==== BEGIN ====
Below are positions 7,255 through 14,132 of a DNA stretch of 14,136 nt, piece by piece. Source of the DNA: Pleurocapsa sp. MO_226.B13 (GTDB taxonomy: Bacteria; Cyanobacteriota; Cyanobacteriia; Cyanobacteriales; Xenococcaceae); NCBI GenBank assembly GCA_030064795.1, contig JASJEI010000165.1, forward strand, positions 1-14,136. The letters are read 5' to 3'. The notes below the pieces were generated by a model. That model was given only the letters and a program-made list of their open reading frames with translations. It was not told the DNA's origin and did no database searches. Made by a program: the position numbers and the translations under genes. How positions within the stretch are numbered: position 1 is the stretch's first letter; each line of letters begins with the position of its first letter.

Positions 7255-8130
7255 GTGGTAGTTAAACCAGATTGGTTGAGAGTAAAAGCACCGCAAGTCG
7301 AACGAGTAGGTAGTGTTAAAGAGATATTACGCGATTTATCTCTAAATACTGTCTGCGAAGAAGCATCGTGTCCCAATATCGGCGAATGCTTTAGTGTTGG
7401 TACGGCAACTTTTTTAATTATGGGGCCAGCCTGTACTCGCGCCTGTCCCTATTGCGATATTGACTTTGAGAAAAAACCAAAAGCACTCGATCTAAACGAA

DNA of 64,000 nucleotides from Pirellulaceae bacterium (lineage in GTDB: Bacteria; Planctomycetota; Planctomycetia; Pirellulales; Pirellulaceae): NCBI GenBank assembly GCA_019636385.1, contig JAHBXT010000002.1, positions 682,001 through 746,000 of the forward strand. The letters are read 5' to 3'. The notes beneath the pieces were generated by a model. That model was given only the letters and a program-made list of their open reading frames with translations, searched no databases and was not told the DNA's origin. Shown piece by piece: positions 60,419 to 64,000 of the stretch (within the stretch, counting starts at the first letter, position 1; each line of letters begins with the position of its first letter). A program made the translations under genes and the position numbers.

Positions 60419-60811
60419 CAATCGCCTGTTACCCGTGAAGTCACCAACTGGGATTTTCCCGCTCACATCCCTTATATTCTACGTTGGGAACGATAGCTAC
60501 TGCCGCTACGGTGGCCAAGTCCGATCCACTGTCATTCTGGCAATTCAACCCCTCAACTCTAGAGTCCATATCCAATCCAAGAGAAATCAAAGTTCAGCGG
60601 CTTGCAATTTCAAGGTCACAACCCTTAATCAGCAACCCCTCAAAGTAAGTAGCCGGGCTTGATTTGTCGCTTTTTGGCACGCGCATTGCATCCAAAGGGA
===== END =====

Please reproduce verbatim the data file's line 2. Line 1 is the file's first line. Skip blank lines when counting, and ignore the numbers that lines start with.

Positions 7255-8130